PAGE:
Defining low-value PSA testing in a large retrospective cohort: Finding common ground between discordant guidelines.
BACKGROUND: Reports of low-value prostate-specific antigen (PSA) testing (testing in which the harms outweigh the benefits) generally employ population level data sources. While such results may be generalizable, they often lack the detail necessary to understand provider clinical decision making and guideline concordance. Using a retrospective study of PSA testing at our institution we intend to characterize the frequency and patterns associated with low-value PSA testing. METHODS: We leveraged the electronic health record to determine guideline-defined low-value testing in our health system from 07/01/2012 to 06/30/2017. Secondarily, we measured the between-testing interval for repeat tests and the rates of prostate cancer risk factors and comorbidities among men receiving screening. RESULTS: Overall, 21,145 PSA tests were performed on 12,303 men. The rate of low-value testing ranged from 23.4 to 56.8%, depending upon the specific guideline. For repeat tests, the median between-testing interval was 12.6 months. Risk factors for prostate cancer were uncommon, but more frequent in men age <55 years compared to men age 55-69 years (17.6% vs. 13.5%, p < 0.001). Screened older men (age >70 years) were more likely to have a Charlson Comorbidity Index ≥ 3, compared to the 55-69 reference group (31.4% vs. 17.3%, p < 0.001). CONCLUSION: Low-value prostate cancer testing is prevalent. Between-testing intervals were often times shorter than recommended. Screening among younger men was frequent despite low rates of risk factors. High rates of comorbidity may limit life expectancy among older men receiving screening. These findings highlight the need for improved guidance with prostate cancer screening.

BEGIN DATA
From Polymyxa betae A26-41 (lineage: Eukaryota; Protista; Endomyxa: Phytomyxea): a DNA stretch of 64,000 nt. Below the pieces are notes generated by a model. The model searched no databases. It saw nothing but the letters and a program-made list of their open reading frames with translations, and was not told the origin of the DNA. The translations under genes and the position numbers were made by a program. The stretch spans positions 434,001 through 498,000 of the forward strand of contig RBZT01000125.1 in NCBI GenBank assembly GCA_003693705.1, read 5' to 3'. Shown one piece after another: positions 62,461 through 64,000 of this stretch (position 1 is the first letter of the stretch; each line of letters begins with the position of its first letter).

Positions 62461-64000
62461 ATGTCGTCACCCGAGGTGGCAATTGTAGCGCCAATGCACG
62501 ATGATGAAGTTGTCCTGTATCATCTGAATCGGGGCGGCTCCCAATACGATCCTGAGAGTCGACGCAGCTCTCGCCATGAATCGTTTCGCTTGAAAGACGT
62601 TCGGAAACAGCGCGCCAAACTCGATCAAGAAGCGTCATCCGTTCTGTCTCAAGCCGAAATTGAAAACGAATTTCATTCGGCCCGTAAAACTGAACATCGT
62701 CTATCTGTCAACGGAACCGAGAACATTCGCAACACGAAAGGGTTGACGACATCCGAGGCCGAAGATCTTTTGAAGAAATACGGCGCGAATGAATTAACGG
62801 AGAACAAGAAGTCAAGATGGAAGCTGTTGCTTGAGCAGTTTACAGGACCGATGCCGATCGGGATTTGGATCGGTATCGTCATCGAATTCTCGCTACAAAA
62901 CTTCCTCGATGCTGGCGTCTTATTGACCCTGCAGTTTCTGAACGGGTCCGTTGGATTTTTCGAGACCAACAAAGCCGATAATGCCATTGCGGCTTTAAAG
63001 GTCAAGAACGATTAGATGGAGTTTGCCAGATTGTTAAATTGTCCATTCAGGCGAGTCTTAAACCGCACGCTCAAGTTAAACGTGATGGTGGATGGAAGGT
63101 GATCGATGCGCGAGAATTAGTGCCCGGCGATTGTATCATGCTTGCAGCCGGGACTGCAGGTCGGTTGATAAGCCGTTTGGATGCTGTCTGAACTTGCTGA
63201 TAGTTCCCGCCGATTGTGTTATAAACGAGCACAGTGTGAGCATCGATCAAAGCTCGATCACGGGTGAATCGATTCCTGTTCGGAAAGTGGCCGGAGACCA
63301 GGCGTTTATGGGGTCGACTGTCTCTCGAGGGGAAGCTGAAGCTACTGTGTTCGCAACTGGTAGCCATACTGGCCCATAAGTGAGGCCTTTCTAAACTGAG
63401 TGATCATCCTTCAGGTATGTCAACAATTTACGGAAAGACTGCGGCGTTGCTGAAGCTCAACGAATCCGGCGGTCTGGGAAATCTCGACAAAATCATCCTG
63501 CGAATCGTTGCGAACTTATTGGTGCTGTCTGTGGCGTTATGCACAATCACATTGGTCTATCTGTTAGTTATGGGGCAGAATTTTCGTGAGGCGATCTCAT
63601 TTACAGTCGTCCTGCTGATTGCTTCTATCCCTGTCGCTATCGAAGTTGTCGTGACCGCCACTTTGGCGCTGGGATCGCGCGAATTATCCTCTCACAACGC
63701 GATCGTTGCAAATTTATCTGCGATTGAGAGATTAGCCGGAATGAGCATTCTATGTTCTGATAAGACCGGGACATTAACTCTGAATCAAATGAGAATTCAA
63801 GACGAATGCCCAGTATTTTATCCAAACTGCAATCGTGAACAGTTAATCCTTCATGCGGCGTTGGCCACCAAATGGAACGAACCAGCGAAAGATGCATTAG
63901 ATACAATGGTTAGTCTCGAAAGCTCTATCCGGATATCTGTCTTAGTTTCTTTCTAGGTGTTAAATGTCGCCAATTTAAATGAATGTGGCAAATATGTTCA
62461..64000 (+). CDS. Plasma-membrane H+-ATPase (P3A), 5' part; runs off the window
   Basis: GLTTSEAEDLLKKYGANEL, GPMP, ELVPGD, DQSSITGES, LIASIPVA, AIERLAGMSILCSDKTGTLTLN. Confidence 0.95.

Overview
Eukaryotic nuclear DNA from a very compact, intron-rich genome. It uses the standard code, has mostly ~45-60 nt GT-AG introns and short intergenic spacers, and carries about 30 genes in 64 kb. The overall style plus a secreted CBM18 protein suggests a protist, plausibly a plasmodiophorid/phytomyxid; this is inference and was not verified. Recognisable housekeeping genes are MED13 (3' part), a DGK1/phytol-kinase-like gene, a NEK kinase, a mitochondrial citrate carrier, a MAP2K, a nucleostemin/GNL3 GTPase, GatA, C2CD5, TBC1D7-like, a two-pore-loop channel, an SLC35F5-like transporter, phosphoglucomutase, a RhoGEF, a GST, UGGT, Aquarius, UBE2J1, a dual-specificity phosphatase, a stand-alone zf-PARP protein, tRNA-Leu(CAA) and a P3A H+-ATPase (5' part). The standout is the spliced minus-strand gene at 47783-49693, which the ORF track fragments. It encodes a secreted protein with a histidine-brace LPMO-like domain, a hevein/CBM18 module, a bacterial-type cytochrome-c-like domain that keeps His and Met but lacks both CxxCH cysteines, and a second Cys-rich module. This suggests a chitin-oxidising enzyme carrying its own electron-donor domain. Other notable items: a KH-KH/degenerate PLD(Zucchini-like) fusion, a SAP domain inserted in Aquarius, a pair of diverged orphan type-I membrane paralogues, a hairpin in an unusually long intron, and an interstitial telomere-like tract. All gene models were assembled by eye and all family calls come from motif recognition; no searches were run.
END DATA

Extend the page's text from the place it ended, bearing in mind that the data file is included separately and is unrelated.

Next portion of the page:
O'Neil, B; Martin, C; Kapron, A; Flynn, M; Kawamoto, K; Cooney, KA
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